By Reagan Campbell
DAVIS, CA – On Jan. 24, ASUCD’s senate members passed a resolution that encourages UC Davis’ administration to acknowledge and support students who menstruate offering possible policy changes such as changes in syllabi in regards to menstruation, more flexible approaches to attendance, and getting rid of grading based on attendance entirely.
In the resolution, they refer to multiple studies conducted in the past couple of years (by Journal of Women’s Health, the University of Sydney, the British Journal of Psychology, and more) discussing the painful symptoms that can come with menstruating and those who menstruate’s relationship with succeeding in the workplace or classroom. In order to create change in their environment, the students at ASUCD came forward with a proposal asking UC Davis to put policies and programs in place.
On UC Davis’ campus alone, 61% of people are likely to menstruate. In general, 84% of people who menstruate experience some type of pain.
Experiencing this pain makes it hard to attend class or work. Even paying attention while in class can be difficult. A study by Journal of Women’s Health found that 20% of participants would miss school because of their menstrual pain and 41% of participants reported that their pain was so severe it made them unable to focus.
With many classrooms implementing the need for a doctor’s note in order for the absence to be excused, “the stigmatization associated with periods and birth control in our healthcare system results in students who menstruate being unable to receive a doctor’s note granting them an excused absence from classes,” the study says.
The senate members used an article published in the American Journal of Obstetrics and Gynecology that proclaims that getting a doctor’s note is especially difficult for Black, Indigenous, and people of color. This is due to the fact that many social factors (institutional racism among them) make it quite challenging for them to obtain treatment for the same things white individuals do.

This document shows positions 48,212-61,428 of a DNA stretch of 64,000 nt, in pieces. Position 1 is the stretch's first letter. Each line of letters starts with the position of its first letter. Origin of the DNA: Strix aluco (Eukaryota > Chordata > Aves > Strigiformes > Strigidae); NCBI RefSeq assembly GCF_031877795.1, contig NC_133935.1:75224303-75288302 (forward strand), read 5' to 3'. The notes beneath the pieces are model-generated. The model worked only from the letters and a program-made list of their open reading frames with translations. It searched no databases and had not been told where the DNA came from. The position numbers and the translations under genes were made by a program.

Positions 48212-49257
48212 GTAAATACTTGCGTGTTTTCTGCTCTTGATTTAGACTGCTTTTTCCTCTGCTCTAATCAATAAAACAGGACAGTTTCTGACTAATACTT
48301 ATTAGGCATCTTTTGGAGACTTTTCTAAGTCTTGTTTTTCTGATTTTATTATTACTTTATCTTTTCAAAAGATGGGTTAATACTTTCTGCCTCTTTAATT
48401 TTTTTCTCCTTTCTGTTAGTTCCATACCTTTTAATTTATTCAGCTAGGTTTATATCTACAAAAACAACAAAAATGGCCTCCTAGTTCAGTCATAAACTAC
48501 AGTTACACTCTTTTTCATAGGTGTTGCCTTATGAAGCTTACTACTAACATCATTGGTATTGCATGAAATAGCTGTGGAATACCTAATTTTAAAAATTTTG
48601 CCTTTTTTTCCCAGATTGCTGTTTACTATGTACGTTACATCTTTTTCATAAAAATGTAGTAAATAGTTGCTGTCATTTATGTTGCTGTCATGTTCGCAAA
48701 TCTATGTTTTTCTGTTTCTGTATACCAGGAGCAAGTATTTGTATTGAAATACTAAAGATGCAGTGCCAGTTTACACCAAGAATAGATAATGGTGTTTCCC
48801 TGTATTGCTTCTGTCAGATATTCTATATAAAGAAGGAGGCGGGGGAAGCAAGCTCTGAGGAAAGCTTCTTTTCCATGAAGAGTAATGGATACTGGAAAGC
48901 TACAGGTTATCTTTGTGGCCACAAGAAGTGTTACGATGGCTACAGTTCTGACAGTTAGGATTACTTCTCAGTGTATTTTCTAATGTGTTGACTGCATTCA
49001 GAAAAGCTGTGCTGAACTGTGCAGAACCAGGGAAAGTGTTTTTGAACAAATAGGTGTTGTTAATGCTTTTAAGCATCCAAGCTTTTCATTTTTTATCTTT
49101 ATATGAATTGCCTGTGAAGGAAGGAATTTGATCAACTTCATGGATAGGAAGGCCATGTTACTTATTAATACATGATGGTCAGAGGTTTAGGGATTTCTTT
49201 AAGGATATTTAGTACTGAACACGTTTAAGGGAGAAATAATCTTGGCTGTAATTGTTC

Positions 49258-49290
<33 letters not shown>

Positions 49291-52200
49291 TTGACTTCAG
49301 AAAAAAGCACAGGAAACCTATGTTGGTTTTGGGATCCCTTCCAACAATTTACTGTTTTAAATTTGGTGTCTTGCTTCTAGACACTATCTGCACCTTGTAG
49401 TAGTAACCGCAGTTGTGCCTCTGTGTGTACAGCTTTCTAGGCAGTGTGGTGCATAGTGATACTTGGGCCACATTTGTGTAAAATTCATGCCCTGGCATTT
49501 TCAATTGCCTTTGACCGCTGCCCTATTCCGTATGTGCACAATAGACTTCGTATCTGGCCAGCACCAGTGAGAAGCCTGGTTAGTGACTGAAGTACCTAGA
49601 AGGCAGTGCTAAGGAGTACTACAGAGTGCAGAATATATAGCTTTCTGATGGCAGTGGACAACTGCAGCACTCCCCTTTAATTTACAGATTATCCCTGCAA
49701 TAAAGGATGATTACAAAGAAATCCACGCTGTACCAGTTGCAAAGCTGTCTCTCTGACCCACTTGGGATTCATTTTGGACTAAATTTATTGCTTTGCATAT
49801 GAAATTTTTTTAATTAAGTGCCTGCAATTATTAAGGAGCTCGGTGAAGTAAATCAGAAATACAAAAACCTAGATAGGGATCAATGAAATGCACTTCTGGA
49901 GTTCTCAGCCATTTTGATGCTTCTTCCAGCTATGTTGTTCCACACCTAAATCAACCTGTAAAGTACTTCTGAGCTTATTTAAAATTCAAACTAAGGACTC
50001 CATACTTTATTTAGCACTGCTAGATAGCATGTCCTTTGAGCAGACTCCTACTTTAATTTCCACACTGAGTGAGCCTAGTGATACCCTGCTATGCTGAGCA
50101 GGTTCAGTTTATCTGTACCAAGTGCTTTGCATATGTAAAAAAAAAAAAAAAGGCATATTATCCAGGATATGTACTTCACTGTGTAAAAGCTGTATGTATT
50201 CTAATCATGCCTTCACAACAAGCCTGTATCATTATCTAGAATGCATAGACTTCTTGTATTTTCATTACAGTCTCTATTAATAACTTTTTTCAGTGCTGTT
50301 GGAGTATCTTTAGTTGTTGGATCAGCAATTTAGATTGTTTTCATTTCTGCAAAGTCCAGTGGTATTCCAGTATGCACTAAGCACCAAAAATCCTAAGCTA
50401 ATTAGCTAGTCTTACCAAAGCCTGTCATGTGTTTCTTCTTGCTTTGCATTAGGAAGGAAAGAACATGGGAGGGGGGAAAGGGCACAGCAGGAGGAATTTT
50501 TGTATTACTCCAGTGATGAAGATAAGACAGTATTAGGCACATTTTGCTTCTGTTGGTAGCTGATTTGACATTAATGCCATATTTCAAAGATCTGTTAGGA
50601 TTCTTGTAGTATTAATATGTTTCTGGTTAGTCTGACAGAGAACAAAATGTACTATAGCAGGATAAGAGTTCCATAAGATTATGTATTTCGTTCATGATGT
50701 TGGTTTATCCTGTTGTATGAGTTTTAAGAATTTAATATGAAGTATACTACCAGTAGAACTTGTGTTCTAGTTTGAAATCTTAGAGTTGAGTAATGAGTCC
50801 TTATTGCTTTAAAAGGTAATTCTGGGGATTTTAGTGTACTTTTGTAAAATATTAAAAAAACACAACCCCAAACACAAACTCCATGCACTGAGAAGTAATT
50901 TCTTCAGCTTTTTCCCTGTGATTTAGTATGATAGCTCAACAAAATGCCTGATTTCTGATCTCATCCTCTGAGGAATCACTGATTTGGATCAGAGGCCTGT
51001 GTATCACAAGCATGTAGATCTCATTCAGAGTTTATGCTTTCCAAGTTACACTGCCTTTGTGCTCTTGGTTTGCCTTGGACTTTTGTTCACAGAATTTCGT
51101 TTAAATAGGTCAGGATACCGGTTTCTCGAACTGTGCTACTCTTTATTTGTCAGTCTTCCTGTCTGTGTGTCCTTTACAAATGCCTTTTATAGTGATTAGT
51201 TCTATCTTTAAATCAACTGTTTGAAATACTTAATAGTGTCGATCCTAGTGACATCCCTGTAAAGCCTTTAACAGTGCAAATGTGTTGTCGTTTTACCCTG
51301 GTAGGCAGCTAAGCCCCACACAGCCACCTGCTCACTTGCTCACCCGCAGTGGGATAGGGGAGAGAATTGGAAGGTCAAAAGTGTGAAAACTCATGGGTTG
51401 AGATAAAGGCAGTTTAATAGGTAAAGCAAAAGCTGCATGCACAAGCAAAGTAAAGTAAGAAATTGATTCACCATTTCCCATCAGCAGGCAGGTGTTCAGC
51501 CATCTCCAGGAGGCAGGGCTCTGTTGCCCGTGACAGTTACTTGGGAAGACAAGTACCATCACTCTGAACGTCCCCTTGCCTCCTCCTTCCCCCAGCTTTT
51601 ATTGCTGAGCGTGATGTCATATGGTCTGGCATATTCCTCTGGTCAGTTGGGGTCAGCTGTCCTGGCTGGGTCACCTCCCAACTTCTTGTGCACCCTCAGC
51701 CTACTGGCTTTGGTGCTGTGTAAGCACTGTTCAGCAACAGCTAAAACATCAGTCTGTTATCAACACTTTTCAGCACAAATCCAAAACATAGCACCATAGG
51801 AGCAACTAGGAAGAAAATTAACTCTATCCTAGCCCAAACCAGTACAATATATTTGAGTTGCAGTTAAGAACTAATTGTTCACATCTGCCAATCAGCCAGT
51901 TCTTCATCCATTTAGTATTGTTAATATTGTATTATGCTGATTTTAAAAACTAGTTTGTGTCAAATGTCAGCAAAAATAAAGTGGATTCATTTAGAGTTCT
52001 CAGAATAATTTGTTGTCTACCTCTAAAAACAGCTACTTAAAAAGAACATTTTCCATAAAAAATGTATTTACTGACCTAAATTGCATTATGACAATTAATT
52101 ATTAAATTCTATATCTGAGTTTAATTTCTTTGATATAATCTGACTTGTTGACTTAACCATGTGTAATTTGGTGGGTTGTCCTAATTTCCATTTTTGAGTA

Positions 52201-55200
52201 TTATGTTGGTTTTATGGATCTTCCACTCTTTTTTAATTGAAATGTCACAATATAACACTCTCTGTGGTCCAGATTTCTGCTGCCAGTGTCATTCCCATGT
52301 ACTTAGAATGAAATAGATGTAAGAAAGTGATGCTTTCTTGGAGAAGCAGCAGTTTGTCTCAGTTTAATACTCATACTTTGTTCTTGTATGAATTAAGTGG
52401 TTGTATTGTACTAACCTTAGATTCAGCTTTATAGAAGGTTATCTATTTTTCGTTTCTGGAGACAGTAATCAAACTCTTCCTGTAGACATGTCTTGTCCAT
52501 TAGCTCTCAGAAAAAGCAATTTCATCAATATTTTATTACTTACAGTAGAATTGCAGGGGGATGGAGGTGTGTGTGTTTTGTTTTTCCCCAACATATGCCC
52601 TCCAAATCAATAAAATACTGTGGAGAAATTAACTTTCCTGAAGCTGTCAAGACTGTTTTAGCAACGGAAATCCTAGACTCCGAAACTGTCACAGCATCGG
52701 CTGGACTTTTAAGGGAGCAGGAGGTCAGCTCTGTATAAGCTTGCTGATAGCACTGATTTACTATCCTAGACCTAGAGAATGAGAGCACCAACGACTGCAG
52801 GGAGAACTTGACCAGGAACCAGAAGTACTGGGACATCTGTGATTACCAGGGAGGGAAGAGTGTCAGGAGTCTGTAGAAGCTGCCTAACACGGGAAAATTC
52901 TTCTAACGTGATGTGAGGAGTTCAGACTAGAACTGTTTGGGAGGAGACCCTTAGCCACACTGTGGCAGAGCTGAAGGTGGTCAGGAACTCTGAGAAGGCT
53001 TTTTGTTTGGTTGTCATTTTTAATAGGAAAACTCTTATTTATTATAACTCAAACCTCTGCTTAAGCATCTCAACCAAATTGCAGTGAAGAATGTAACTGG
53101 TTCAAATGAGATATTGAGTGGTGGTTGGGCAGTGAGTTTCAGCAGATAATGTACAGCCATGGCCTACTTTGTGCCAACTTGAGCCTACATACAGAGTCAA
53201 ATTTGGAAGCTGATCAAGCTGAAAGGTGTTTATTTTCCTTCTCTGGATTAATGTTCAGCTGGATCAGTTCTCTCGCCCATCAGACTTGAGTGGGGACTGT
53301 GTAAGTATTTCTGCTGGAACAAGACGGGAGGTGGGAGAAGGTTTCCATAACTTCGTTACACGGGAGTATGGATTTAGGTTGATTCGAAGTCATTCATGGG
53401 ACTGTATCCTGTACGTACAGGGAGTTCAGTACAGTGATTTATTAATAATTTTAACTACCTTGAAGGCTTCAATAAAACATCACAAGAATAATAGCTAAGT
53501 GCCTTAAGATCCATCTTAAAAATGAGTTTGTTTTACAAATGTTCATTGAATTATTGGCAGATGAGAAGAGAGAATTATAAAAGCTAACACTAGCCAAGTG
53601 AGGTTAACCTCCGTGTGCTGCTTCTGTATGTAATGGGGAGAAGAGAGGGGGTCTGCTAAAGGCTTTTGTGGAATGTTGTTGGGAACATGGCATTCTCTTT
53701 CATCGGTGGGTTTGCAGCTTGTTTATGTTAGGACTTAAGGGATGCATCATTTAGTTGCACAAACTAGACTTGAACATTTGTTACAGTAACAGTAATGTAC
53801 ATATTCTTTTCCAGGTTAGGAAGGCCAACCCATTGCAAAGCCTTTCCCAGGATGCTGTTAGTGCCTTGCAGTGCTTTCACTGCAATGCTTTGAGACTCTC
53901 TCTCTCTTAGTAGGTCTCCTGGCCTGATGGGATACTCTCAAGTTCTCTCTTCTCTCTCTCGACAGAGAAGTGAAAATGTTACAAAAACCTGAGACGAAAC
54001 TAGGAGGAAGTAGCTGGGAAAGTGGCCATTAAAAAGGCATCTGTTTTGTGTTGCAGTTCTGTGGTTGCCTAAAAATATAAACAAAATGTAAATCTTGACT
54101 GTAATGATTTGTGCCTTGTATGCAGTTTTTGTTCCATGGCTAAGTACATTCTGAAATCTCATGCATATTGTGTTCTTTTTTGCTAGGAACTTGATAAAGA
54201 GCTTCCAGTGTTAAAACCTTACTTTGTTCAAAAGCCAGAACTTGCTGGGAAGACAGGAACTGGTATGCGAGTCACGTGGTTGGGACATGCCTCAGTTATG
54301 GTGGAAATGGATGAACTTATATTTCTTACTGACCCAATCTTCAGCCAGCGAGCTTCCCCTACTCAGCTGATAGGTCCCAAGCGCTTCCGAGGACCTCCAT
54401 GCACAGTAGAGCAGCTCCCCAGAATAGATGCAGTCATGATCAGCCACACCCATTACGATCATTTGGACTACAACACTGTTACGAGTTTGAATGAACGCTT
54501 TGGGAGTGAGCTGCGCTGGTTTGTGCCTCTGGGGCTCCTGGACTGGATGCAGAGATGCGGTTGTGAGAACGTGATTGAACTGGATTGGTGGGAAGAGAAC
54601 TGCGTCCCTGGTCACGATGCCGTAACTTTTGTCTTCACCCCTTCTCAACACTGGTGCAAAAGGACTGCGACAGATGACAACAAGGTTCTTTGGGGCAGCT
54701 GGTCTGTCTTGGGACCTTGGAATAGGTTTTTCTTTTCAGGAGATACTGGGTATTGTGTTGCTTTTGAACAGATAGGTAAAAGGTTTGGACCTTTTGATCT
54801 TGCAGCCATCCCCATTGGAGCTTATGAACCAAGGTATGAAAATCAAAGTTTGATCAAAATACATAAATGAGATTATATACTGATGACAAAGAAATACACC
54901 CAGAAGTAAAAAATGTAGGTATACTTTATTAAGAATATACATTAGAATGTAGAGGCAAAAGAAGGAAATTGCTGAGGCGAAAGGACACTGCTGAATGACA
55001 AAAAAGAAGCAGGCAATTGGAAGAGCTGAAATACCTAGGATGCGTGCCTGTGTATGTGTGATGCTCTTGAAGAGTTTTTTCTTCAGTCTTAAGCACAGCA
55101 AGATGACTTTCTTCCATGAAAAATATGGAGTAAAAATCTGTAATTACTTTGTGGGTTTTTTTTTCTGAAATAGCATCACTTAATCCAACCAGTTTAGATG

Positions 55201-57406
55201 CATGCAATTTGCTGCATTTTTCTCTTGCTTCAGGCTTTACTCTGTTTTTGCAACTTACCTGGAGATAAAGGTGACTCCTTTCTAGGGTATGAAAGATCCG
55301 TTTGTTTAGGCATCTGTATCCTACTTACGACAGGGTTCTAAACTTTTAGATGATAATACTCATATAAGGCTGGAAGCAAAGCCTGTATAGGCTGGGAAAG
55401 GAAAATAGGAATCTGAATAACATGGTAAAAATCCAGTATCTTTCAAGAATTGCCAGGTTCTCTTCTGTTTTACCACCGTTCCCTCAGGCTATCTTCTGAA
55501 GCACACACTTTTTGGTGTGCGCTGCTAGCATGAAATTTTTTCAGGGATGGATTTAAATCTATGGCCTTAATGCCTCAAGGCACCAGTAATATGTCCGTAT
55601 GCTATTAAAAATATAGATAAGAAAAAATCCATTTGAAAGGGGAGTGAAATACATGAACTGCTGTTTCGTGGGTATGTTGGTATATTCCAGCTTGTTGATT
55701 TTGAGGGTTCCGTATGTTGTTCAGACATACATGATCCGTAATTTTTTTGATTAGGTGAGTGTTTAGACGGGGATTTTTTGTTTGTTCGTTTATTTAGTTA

Additionally, in a study done by the British Journal of Educational Psychology, they estimated 16,900,000 people who menstruate in the US are living in poverty which prevents them from having proper access to healthcare, period products, and necessary sanitation.
These barriers and “this sense of stigma surrounding menstruation may inhibit individuals who menstruate from communicating with professors about their needs for academic accommodations and flexibility”.
Even when students are able to convey the effects, the resolution presents this study done by the University of Sydney that looks at how students’ pain went overlooked by university and health professionals.
The ASUCD resolution also cites a BioMed Central Women’s Health study where 58% of menstruating individuals were embarrassed by the very knowledge of them being on their period. This “may inhibit individuals who menstruate
from communicating with professors about their needs for academic accommodations and flexibility, ” the study said.
In their final statements, ASUCD senate members acknowledged how much menstruating individuals add to this campus while also recognizing what they have to go through in order to do so.
The resolution author’s’ hope is that “UC Davis professors, TAs, and lecturers to be cognizant of the unique challenges faced by students who menstruate” and create an environment where everyone can feel and be at their best when in the classroom.